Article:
If change is the only constant in our hyperventilated lives, then change was necessary for the circa 2007 NJ State Association of Jewish Federations. At the time the association was adrift, dabbling in too many issues with few effective results.
Led by President Roy Tanzman, then-Jewish Federation of Central New Jersey executive director Stanley Stone, myself, and others, we simplified the State Association’s mission to focus on securing the maximum number of public grants for our system of agencies and supporting legislation on critical issues facing our communities.
And, more importantly, we chose the right professional leader to lead the charge: Jacob “Jac” Toporek. Armed with two law degrees, Toporek had extensive governmental experience, having served as Governor Brendan Byrne’s appointments secretary and as chair of the Crime Commission’s Victims Compensation Board. As a lay leader, he served on the board of the former Jewish Federation of Middlesex County, UJA, and AIPAC Young Leadership Cabinets, and was the mainstay of the pro-Israel Garden State PAC. He also descended from N.J. “nobility,” in a sense, having graduated from Weequahic High School in Newark.
During his 12-year tenure as executive director of the State Association, Toporek worked closely with partner federations and its network of agencies to elicit the most critical priorities. And then he went to work, always in collaboration with colleagues.
The association’s record of accomplishments over the past decade is remarkable. Federations and agencies received hundreds of thousands of dollars from federal and state grants to help provide in-home services for the elderly, preventing premature institutionalization. Working with nursing homes, the association helped prevent cuts in the Medicaid reimbursement rates. Many hundreds of thousands of dollars were granted for security grants for agencies and synagogues, and training workshops were convened with the N.J. State Police and Jewish Federations of North America’s (JFNA) security experts.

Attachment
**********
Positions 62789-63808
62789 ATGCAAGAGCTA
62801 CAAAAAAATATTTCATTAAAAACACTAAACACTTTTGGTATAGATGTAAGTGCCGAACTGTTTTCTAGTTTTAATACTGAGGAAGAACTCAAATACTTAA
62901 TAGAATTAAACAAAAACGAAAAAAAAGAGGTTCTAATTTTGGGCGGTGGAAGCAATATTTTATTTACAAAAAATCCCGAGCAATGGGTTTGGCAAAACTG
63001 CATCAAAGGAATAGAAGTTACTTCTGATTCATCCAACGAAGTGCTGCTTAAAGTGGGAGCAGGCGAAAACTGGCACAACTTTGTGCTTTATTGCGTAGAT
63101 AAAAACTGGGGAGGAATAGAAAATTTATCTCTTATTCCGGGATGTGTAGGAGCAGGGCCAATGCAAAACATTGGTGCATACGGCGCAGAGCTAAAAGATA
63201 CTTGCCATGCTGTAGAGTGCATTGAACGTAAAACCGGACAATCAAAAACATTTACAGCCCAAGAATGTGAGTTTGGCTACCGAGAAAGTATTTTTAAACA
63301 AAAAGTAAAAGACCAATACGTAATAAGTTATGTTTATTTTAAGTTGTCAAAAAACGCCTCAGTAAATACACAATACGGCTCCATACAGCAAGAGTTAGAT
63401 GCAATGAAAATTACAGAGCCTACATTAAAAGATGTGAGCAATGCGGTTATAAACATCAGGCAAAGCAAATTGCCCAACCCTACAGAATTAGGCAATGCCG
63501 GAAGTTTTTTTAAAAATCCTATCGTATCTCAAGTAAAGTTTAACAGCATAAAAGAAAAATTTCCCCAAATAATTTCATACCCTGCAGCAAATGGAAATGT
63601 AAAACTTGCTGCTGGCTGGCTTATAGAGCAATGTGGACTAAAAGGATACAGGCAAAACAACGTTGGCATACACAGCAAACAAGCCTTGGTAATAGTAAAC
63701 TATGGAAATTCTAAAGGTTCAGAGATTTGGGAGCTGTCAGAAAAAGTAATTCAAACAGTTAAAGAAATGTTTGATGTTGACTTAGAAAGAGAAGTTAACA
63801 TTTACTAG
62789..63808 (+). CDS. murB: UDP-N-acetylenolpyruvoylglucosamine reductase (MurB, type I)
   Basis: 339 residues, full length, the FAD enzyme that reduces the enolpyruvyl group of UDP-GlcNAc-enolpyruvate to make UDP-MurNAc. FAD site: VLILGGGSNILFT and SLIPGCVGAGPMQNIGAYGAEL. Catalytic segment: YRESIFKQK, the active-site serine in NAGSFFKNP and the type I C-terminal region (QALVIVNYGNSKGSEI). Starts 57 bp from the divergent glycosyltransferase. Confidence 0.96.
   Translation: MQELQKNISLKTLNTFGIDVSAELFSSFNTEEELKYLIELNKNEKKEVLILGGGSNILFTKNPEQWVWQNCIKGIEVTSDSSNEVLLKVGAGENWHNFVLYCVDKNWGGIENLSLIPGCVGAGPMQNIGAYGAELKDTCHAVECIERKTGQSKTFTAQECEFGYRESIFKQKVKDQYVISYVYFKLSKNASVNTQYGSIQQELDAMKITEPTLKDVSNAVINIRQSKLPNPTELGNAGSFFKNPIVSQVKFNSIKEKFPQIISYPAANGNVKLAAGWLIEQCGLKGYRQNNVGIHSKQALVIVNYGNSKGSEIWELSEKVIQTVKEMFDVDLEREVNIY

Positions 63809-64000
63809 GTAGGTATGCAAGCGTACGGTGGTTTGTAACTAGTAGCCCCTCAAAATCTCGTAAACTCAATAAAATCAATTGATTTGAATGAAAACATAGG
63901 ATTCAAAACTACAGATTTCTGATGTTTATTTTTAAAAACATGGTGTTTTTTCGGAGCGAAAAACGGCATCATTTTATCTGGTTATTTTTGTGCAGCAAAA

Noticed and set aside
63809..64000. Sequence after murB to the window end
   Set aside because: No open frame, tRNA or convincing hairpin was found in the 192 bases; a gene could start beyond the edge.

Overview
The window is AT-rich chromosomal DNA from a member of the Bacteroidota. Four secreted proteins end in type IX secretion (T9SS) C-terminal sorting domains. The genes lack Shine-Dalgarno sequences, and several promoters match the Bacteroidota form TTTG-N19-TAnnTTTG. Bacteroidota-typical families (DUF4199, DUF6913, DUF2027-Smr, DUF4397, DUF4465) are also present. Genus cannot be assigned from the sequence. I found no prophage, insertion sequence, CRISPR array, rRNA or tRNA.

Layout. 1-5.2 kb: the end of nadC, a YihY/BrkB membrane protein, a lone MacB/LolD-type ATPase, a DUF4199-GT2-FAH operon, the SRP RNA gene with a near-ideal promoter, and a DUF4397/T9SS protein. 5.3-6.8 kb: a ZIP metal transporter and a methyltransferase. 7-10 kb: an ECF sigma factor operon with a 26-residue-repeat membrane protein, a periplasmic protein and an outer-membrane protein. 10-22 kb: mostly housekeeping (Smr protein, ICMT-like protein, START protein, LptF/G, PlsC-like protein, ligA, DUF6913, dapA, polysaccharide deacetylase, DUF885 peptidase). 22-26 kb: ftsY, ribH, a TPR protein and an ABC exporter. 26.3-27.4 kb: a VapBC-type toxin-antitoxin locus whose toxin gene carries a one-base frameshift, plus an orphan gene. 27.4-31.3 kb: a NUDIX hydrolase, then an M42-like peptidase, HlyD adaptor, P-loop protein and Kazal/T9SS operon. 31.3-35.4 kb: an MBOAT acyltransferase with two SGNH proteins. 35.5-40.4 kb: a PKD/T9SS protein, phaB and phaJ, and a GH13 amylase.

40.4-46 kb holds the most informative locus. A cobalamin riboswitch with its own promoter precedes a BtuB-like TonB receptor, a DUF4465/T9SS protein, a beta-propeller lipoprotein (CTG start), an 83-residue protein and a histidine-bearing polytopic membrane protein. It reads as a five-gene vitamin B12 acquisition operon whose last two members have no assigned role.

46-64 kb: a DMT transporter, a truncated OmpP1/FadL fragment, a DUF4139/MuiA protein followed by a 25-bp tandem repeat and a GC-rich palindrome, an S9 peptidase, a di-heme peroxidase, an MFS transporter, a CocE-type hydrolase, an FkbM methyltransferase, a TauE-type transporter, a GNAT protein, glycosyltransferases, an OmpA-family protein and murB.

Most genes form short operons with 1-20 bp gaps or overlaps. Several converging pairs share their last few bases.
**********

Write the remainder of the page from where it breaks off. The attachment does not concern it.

Thanks to the lobbying efforts of the State Association, New Jersey was one of the first states to allocate grants for needy survivors of the Holocaust with over $2.6 million committed. This served as a model for other states and for JFNA’s National Survivor initiative, chaired by Mark Wilf of Livingston, which, to date, has generated more than $20 million in federal and matching grants for the cause, and is supplemented by over $40 million raised by federations.
To build and nurture relationships with lawmakers, over 30 legislators participated in association-sponsored study missions to Israel; participants included arguably the most powerful politician in the State Capitol, Senate President Stephen M. Sweeney (D-Dist. 3).
Harnessing these relationships, the association, led by Toporek, helped secure legislation prohibiting the state treasury from considering contributions and board services of out-of-state residents in determining state residency for N.J. tax purposes. This was a critical win for the entire not-for-profit sector in New Jersey, as it enabled out-of-state residents to give and serve on boards of the state’s non-profits without their residencies being questioned.
Regarding the Middle East, laws were passed forbidding the state’s investment funds to be used for any company doing business with Iran’s energy/defense sector, and prospective vendors for N.J. contracts were required to provide certification to confirm that they were not doing business with Iran.
Most recently, New Jersey was one of the first states to enact anti-BDS legislation, which prohibited the investment of state pension funds in companies engaged in boycotts of Israeli companies.
As the State Association is dissolved and the new Jewish Federations of NJ takes the helm on July 1, I wish its leaders much success. However, it’s important to remember the legacy of its predecessor organization. Beginnings are not created in a vacuum, but built upon the foundations of the past.
And so I celebrate Toporek and all the lay leaders and professionals who worked with him over these past dozen years. Like the Boy Scouts of America, they left the “campsite” in much better shape than they found it.
As Elie Wiesel reminded us, “Without memory there is no culture. Without memory, there would be no civilization, no society, no future.”
Max L. Kleinman is senior consultant for Jewish Federations of North America and New Jersey Performing Arts Center. He is also president of the Fifth Commandment Foundation. From 1995-2014 he was CEO of Jewish Federation of Greater MetroWest NJ. The opinions expressed in this op-ed are his own.